[0065] In accordance with the present invention, highly efficient mirrorless lasing devices using dipolar organic molecular materials at very low threshold pump pulse energy have been constructed. The active material should possess either large dipole moment or high photoluminescence efficiency. Significant narrowing of the spectral linewidth was observed without using external mirrors. The threshold energy for spectral narrowing in the strongly dipolar molecular salts was measured to be less than 1 μJ, and energy conversion efficiency as high as 40% was achieved. The output beam was strongly polarized and highly directional with a low divergence. The extremely large Stokes shift of these materials ensures insignificant self-absorption of the emitted radiation. The low threshold and high energy conversion efficiency are attributed to the large excited state dipole moment in this molecule. The dipole moments of the ground and excited states of electro-optic organic molecules have previously been calculated (Nonlinear Optical Properties of Organic Molecules and Crystals, D. S. Chemla and J. Zyss, Eds., Academic Press, New York (1987)). The excited state of the molecule is essentially formed via an electron transfer mechanism and has a large dipole moment. In the presence of a strong optical field these dipoles would form a highly correlated system leading to efficient cooperative emission. The high conversion in mirrorless lasing in spite of low photoluminescence quantum efficiency is a unique characteristic resulting from an exceptionally high degree of dipolar order (or phasing) facilitated by the excited-state dipole moments. Mirrorless laser-like emission with reasonably large conversion efficiencies was also achieved in organic dyes having high photoluminescence efficiencies and moderate dipole moments, such as rhodamine 6G and DCM. The device can be used as an inexpensive frequency shifter for short laser pulses. The generation of deep ultraviolet radiation by frequency-doubling the output beam has also been demonstrated.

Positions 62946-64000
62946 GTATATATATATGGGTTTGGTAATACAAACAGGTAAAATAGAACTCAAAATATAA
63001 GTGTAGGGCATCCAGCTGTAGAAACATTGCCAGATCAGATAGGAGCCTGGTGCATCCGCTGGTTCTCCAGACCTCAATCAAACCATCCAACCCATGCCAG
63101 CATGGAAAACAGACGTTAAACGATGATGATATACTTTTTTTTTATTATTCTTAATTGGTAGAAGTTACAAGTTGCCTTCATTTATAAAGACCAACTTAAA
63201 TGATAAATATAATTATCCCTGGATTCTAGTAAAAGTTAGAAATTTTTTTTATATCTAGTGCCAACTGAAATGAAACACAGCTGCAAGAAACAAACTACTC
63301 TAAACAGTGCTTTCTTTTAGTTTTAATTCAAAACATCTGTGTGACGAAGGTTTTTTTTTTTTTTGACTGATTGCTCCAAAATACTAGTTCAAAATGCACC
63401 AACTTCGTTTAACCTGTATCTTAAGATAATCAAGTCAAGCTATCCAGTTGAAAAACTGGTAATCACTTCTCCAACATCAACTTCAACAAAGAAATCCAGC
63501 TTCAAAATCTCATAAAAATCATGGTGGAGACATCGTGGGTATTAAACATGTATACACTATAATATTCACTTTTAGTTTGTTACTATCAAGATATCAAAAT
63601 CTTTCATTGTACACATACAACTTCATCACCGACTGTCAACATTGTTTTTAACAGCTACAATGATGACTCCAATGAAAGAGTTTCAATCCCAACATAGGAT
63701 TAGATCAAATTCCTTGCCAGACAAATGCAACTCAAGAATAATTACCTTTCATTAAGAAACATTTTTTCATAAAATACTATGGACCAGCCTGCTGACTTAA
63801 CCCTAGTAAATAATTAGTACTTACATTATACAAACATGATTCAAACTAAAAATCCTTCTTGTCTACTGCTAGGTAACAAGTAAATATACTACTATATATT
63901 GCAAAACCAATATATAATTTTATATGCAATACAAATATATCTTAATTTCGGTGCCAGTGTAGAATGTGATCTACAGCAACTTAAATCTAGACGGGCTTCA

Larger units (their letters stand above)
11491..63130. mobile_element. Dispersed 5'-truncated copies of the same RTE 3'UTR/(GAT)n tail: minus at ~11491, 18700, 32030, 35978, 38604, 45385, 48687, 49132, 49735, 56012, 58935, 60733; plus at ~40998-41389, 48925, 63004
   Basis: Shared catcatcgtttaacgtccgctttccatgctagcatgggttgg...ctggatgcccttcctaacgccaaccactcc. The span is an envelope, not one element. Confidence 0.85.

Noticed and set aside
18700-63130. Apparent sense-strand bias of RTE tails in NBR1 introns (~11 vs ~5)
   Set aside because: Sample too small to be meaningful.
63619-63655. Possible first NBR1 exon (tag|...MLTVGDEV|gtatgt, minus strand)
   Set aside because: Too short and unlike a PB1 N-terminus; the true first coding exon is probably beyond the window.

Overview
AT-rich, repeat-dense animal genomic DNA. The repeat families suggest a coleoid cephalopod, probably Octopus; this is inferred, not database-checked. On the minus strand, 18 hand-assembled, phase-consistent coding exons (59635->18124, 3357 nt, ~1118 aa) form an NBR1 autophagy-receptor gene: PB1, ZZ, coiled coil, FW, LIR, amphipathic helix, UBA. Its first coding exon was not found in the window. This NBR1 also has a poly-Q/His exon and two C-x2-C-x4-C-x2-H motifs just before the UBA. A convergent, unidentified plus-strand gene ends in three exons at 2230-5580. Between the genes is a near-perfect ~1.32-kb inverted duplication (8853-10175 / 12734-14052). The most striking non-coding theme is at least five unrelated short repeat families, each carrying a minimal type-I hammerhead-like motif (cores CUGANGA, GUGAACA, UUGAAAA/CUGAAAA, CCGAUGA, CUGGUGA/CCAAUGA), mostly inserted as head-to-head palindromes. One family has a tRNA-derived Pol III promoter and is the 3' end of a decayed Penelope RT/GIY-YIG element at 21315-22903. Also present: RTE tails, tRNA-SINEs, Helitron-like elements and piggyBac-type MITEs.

[0066] The invention will be further described in connection with the following examples, which are set forth for purposes of illustration only. Parts and percentages appearing in such examples are by weight unless otherwise stipulated.

EXAMPLES Example 1